By Hannah Goff
BBC News at the NUT conference, Manchester
'Pupils from different backgrounds should be educated together'
Head teachers should allow imams, rabbis and priests to offer religious instruction to pupils in all state schools, teachers' leaders have said.
The National Union of Teachers (NUT) said the move would be a way to reunite divided communities.
The NUT said parents had a right to have specific schooling in their own faith, if that was what they wanted.
But the Church of England disagreed, saying: "Religious instruction belongs with the religious institutions."
'Not about indoctrination'
A Church of England spokesman said: "It is for religions to teach their faith to people; it is for schools to teach about religion.
"Faith schools are not about indoctrinating children in a particular faith."
He added: "Church schools are generally welcomed by parents, which explains why they tend to be over-subscribed."
But the NUT said having children taught at different faith-based schools had led to community breakdown in some areas.
Offering pupils some instruction in their own faith could reduce the demand for faith schools, said NUT General Secretary Steve Sinnott.
It could be devised in response to parental demand and would be provided over and above the religious education already included in the curriculum.
Speaking to reporters at the union's annual conference in Manchester, Mr Sinnott said the post-1960s immigration from Southern Asia meant many more Muslim and Hindu youngsters were growing up in Britain.
He said: "This had led some people to reflect whether the development of faith schools was something which should be supported in a national context."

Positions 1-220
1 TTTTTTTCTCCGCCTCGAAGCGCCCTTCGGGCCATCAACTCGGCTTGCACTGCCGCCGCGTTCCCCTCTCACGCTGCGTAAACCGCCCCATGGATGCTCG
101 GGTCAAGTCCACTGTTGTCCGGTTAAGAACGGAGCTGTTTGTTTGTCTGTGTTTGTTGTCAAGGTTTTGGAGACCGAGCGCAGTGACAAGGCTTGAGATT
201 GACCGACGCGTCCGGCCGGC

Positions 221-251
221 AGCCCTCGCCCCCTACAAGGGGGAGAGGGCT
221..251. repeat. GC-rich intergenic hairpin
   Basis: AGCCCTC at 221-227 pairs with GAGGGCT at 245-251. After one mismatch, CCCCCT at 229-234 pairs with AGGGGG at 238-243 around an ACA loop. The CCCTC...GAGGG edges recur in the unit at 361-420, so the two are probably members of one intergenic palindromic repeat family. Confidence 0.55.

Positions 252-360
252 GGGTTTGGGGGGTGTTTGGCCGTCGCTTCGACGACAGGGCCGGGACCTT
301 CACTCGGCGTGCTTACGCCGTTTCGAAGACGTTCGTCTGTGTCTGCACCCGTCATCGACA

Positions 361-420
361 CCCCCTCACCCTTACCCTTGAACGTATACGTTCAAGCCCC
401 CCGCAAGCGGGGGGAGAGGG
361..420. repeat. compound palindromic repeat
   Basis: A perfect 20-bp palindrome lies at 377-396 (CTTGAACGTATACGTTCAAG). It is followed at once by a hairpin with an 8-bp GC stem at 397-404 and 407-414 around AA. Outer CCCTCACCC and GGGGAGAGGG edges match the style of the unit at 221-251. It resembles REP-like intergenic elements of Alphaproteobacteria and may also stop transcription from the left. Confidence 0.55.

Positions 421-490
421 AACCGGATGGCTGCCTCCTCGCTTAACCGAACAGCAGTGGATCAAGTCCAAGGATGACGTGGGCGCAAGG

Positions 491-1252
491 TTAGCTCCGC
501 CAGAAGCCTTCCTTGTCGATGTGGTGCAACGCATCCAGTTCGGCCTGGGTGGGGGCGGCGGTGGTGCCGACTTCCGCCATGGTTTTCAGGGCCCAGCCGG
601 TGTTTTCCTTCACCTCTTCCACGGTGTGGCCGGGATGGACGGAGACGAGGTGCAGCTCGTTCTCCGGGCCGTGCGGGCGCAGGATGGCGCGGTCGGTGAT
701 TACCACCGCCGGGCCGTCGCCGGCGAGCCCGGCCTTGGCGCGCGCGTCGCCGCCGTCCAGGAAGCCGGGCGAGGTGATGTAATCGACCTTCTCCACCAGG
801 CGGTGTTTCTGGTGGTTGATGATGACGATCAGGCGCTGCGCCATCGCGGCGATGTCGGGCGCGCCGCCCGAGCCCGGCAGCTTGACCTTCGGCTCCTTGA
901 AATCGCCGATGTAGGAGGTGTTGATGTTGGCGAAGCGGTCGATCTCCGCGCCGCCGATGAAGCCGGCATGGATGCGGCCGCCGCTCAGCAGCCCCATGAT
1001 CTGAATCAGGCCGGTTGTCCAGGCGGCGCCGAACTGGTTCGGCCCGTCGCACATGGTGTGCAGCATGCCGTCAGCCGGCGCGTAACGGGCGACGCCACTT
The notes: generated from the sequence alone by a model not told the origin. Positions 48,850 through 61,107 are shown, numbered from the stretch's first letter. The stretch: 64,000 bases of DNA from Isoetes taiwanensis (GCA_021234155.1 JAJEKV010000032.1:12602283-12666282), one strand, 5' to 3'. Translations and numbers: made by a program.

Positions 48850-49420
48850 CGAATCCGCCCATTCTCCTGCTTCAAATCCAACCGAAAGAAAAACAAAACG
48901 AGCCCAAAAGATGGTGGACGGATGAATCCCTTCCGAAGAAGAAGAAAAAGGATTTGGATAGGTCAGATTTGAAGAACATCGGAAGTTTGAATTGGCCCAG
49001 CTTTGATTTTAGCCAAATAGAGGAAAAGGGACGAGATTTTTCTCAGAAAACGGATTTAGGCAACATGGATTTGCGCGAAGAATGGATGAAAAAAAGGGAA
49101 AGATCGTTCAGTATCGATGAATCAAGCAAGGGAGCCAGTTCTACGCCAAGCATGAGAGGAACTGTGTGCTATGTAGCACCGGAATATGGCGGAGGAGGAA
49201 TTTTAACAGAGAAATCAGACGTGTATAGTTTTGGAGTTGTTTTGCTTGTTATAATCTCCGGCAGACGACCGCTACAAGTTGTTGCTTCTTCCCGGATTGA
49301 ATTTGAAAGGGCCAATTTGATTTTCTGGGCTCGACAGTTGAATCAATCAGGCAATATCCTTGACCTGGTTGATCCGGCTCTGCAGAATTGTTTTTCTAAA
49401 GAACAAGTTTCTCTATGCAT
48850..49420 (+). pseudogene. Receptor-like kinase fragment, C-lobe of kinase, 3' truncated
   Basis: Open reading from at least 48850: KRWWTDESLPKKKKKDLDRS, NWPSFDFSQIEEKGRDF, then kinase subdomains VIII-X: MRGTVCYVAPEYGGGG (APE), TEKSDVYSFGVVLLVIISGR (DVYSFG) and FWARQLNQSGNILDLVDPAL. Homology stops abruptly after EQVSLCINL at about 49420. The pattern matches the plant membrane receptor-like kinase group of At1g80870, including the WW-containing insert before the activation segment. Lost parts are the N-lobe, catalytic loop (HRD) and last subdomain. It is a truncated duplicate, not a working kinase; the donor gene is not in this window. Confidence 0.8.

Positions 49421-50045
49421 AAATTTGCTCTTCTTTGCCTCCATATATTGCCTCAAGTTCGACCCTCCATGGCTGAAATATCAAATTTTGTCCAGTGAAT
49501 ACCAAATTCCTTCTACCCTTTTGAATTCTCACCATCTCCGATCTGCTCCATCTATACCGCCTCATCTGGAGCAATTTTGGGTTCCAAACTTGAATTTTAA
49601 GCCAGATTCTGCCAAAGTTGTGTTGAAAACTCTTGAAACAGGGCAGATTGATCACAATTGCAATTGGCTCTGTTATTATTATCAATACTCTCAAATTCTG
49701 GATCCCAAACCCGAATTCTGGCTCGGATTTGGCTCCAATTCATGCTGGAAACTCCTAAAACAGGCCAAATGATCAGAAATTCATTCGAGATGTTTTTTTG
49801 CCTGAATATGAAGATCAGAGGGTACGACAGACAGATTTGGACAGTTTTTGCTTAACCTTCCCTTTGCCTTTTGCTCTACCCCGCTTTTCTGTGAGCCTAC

The real concern is that youngsters from different backgrounds needed to be educated together, he added.
"This is more than simple religious education, it's religious instruction.
"There would be real benefits to all our communities and to youngsters if we can find a space for parents who are Roman Catholic, parents who are Church of England, parents who are Jewish, parents who are Muslim for them to have space for some religious instruction.
"In that way we could keep cohesion within communities."
Mr Sinnott acknowledged the plan would require a "significant rearrangement" of the curriculum but insisted it was not "unworkable".
"What I am saying is not easy with the curriculum demands of all schools. We could have imams coming in or local rabbis or local priests."
He added: "In some circumstances we might meet it by some after-school provision. This is not something a school should play with, it's not something a school should create as a second tier of responsibility."
"If we did that we could create a drop in support for the initiative in the community," he added.
He said the consequences of not adopting the measures would be more faith schools and more divisions between youngsters of different backgrounds.
The suggestion comes from a policy document adopted at the union's conference.
But John Dunford, general secretary of the Association of School and College Leaders, said: "This plan could compound the problem if the people coming into schools were offering extreme views.
"How would you have any control over what was being taught in your school?"
And Keith Porteous Wood, executive director of the National Secular Society, said "indoctrination has no place in schools."
He said: "Schools providing an almost unlimited variety of religious instruction possibilities is divisive and a waste of time that should be better spent on lessons.
"If it is allowed, it will be the zealots who will be imposing their will on everyone else.
"It should be up to parents, if they wish, to indoctrinate their children about religion, but this should not be in our schools."
The NUT's statement came as delegates prepared to debate calls for faith schools to be abolished. However, that debate missed its conference slot and will not now be heard.
Mr Sinnott said abolition was not the NUT's policy, but he did want to see fewer faith schools opening.
He stressed that no pupils would be forced to have any religious instruction.
Faith schooling is an issue that has divided teachers for some time, with calls for their creation and abolition often debated at teaching union conferences.
But ministers are unlikely to accede to demands for them to be scrapped because they are popular with parents - partly because they tend to achieve good results.